I just finished Younger Next Year by Chris Crowley and Henry Lodge. It’s been on my reading list for quite some time, but I finally got around to it. The gist of the book is that aging will happen to all of us, but that there are things we can do to make it less painful and debilitating, more healthy and enjoyable. It’s an interesting book and was written by the two authors in a sort of tag-team effort. One author, Crowley, is an older gent, over 70, and talks more about the practical, day-to-day application of the book’s principles. Lodge is a practicing medical doctor and medical school professor and he handles the more scientific aspects.
I think the book is full of great information, but it wasn’t the most readable for me. I found Crowley’s sections a little too unfocused and chatty. I ended up skimming his pages and then reading just the paragraphs that seemed most relevant. Oddly enough, though, some of my favorite takeaways from the book came from his sections. But, I know a lot of people probably prefer his sections – sharing his experiences with aging and giving some great examples of what’s possible for us as we get older.
I enjoyed Lodge’s chapters much more, but I can imagine some criticism of not having scientific testing and studies to cite in support of his conclusions. That wasn’t a problem for me, for a couple of reasons. First, I’m not convinced that everything needs a scientific study or the government’s stamp of approval to be good advice. Likewise, there are several studies that have shaped America’s nutrition mindset that are, to me, clearly not working out so well. So, solely being able to cite a study doesn’t make a recommendation good. And solely not having a study doesn’t make it bad. Second, I read this book to add to my body of knowledge having already read several more detailed articles on a lot of what he had to say. To me, much of it was new twists on things I’d already seen, so none of it was earth shattering news that I felt like I needed to verify.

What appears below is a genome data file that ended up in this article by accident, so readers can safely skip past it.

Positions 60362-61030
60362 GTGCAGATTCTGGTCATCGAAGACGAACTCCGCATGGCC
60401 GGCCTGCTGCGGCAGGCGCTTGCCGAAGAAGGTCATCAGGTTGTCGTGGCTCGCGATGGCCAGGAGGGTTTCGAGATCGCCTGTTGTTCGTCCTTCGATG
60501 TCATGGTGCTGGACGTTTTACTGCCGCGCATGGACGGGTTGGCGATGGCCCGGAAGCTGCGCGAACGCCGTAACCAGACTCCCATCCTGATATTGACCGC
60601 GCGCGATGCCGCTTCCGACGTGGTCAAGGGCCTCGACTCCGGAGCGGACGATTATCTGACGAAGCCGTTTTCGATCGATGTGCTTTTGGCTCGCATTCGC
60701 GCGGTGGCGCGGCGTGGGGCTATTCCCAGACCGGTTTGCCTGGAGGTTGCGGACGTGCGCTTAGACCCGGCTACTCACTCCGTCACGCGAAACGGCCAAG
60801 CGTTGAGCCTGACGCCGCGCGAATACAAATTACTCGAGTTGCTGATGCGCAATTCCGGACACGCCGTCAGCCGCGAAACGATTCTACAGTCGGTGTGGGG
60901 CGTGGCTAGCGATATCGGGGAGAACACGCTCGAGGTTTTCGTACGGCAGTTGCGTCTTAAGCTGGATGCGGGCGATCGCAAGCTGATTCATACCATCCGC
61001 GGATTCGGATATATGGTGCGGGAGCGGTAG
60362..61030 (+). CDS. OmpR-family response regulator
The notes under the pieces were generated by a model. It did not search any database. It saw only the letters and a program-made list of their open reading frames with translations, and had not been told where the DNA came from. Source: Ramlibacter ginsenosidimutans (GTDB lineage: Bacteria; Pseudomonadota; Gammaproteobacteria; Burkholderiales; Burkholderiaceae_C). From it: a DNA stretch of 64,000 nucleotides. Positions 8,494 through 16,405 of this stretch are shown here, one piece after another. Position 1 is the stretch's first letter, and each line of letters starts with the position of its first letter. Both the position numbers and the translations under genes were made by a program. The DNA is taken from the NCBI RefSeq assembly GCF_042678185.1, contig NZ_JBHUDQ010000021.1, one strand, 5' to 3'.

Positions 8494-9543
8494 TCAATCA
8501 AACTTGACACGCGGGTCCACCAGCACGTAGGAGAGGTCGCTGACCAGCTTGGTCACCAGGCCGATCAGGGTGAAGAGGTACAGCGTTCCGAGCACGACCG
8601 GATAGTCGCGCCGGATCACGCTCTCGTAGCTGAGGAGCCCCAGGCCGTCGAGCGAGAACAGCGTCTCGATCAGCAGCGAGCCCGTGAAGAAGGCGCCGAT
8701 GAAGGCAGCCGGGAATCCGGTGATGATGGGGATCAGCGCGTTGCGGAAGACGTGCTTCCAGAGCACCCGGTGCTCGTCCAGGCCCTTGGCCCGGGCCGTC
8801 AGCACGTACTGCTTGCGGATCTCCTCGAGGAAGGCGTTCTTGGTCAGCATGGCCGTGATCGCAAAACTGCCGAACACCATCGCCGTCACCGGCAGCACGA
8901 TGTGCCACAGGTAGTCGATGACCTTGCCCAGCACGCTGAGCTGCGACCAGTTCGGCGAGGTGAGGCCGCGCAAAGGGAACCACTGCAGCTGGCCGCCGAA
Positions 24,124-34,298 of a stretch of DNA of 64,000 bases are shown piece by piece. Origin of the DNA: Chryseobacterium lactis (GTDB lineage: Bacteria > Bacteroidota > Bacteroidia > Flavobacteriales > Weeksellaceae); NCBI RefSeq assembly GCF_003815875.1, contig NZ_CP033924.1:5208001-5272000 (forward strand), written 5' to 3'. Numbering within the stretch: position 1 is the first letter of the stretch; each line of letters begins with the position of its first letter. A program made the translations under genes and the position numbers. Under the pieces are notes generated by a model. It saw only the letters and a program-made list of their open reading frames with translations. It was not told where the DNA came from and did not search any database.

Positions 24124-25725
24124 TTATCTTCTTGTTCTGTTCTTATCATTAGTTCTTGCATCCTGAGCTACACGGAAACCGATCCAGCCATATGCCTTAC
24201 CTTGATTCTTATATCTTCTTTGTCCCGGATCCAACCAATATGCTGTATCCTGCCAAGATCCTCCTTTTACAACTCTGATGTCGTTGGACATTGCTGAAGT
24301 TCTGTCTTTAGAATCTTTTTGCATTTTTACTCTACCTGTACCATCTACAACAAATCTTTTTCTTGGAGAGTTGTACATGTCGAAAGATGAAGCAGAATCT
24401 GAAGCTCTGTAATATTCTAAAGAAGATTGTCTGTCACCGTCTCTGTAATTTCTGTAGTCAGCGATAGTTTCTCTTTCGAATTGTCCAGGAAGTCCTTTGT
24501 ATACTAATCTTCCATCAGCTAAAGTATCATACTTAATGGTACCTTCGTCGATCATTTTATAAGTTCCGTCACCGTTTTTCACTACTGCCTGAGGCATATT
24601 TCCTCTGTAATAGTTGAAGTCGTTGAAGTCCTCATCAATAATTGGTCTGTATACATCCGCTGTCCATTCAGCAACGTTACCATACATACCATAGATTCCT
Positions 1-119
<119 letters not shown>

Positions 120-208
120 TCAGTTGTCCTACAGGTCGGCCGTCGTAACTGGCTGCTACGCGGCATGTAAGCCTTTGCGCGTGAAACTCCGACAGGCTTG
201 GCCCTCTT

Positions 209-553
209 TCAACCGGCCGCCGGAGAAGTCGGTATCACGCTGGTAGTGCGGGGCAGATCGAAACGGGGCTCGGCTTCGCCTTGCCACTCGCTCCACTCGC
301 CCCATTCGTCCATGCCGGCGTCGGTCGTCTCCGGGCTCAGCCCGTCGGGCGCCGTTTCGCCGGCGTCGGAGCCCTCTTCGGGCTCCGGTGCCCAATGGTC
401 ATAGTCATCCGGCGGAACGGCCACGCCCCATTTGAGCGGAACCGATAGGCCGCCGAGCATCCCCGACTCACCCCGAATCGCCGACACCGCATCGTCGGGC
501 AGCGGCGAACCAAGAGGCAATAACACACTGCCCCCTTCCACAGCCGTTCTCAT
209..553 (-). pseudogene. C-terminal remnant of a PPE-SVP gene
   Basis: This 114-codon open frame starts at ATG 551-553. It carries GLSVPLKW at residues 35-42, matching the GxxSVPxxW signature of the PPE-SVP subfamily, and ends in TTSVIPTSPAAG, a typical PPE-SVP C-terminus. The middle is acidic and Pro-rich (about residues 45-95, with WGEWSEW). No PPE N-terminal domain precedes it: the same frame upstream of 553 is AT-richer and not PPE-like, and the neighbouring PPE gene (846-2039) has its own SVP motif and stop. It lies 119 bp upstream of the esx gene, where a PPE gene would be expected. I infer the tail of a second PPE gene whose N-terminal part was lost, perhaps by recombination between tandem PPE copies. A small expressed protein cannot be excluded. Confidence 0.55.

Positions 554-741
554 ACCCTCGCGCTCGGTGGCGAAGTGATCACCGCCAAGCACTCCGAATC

And I think that relates to one of the things that I like about the book. I’ve made a lot of changes in my life over the past couple of years and I feel better now than I have in a decade as a result. And, as it turns out, most of the changes I’ve made are pretty well aligned with the principles in this book. Not completely, but definitely moving in the same direction. I’m exercising a lot more and eating much better, which, in a nutshell, is the what the books says are the keys to healthy aging. But, I’m not working out 6 days per week like they recommend. I need to. And want to. But, I’m not. And I’m not completely in agreement on their diet recommendations, so I’ll probably never follow the book there, but I know I’ll continue to eat a healthier diet forever. I am a (not so) perfect example of the benefits of what this book recommends – keep exercising and eat nutritious food.
Overall, I’d recommend this book. I got a few new nuggets of information out of it, and had some older ideas presented in different ways. I think I would have liked it more if I’d read it 2 or 3 years ago, when I was just starting to make changes. But, still, it’s a good book and has some great advice that any of us can benefit from.